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When is a Defendant Actually ‘Unable’ to Admit or Deny a Pleaded Allegation?

28th January 2019

When is a Defendant Actually ‘Unable’ to Admit or Deny a Pleaded Allegation?

SPI North Ltd v Swiss Post International (UK) Ltd & Anor (Rev 1) [2019] EWCA Civ 7

17 January 2019

The Court of Appeal considers whether there is an obligation to make reasonable enquiries of third parties before defendants plead that they are unable to admit or deny an allegation under Rule 16 of the CPR.

Facts

The Claimant and Defendant were postal services companies who had entered into a Premium Partner Agreement (“the PPA”) in 2010. The general purpose of the PPA was to enable the Defendant to increase its market share of its business to customers in the northern part of the UK.  The PPA was signed on behalf of the Defendant by its then CEO and its then commercial director, with all correspondence and notices to be sent to the Defendant’s then partner and relationship manager (‘the Former Officers’).

By 2014, the commercial relationship had broken down and the parties entered into inconclusive pre-action correspondence between January and July 2014.  Later in 2014, the Former Officers left the employ of the Defendant.

The Claimant ultimately did not issue proceedings until 2017, and an amended Particulars of Claim was served on 15 August 2017.  Of particular relevance was a claim for breach of a collateral agreement regarding pricing negotiated with the Former Officers some time in 2009, or alternatively, at dates which could not be particularised pending disclosure of the Former Officers’ diaries and email systems.  An amended Defence was served on 9 September 2017, in which the Defendant essentially pleaded it was unable to admit or deny the allegations, given that the Former Officers had long since left.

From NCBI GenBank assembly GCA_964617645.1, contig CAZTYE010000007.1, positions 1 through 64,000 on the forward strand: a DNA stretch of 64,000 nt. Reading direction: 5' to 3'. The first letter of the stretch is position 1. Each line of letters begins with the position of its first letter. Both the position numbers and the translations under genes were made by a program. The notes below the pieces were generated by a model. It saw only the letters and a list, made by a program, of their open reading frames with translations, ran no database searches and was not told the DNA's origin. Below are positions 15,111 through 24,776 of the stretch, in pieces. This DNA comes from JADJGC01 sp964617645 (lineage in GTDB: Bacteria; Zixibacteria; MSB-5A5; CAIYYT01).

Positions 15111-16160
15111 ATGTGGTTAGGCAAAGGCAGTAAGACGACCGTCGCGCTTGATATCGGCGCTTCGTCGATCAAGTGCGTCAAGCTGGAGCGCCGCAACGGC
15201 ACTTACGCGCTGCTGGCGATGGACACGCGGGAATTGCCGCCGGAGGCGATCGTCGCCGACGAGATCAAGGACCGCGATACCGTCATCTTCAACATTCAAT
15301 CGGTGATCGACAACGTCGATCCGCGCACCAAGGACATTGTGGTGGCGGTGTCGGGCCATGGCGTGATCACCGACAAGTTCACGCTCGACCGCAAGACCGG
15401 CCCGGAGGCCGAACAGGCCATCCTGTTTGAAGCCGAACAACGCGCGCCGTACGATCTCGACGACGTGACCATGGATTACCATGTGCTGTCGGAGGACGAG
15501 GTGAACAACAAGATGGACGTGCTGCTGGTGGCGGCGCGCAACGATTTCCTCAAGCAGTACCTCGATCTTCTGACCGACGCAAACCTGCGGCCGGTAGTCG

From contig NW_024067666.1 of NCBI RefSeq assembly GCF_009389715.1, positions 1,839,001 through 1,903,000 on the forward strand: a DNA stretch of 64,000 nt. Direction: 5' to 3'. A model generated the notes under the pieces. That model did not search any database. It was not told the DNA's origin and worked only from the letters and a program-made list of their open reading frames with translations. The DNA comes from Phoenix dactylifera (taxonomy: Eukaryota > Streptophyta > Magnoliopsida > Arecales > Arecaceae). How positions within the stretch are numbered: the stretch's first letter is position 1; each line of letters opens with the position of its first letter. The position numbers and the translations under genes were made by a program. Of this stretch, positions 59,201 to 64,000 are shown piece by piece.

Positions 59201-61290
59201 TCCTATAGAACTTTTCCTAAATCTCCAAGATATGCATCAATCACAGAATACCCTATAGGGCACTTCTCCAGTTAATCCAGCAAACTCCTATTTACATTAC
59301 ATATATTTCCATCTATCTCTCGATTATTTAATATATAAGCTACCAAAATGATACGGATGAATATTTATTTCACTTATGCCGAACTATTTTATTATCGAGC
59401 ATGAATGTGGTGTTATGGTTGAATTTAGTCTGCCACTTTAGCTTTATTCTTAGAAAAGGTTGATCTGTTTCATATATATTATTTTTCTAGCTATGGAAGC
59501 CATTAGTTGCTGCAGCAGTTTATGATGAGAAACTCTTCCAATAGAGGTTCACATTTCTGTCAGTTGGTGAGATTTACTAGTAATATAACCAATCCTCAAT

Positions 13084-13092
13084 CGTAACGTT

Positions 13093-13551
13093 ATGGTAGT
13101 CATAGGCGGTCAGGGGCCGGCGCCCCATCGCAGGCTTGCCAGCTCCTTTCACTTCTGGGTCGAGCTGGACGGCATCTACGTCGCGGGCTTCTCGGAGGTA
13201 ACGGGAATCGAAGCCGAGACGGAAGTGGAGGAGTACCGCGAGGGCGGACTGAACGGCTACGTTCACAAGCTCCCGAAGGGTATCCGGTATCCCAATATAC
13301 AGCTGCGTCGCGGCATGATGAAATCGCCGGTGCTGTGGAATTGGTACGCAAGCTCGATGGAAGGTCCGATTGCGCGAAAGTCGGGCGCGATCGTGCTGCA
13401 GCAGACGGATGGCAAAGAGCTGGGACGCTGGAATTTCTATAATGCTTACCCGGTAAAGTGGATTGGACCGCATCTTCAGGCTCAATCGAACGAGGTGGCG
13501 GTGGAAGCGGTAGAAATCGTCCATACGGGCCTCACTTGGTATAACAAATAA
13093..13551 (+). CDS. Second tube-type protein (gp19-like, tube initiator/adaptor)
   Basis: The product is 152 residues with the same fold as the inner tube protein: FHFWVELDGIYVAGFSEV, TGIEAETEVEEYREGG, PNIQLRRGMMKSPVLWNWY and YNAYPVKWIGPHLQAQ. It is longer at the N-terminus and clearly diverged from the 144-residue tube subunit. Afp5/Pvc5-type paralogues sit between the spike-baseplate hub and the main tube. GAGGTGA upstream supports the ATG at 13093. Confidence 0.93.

In December 2017, the Claimant served a Part 18 request including questions regarding the basis upon which prices for the products had been calculated by the Defendant throughout the term of the PPA.  By response, the Defendant stated that much of the relevant documentation had been deleted at around the same time the Former Officers left the Defendant, and it was not yet clear what documents could be retrieved.  If, however, the relevant material could be sourced, the process of reconstituting the pricing schedules would be in excess of 40 working hours.

The Claimants did not accept that this rendered the Defendant ‘unable to admit or deny’ the allegations, stating that answers could be given after making enquiries of the relevant witnesses.  The Claimant adduced evidence in the High Court that the Former Officers were easily contactable by telephone and were willing to speak with the Defendant.  The Claimant further adduced evidence to show that it had received such confirmations from the Former Officers in just over an hour.

The Decision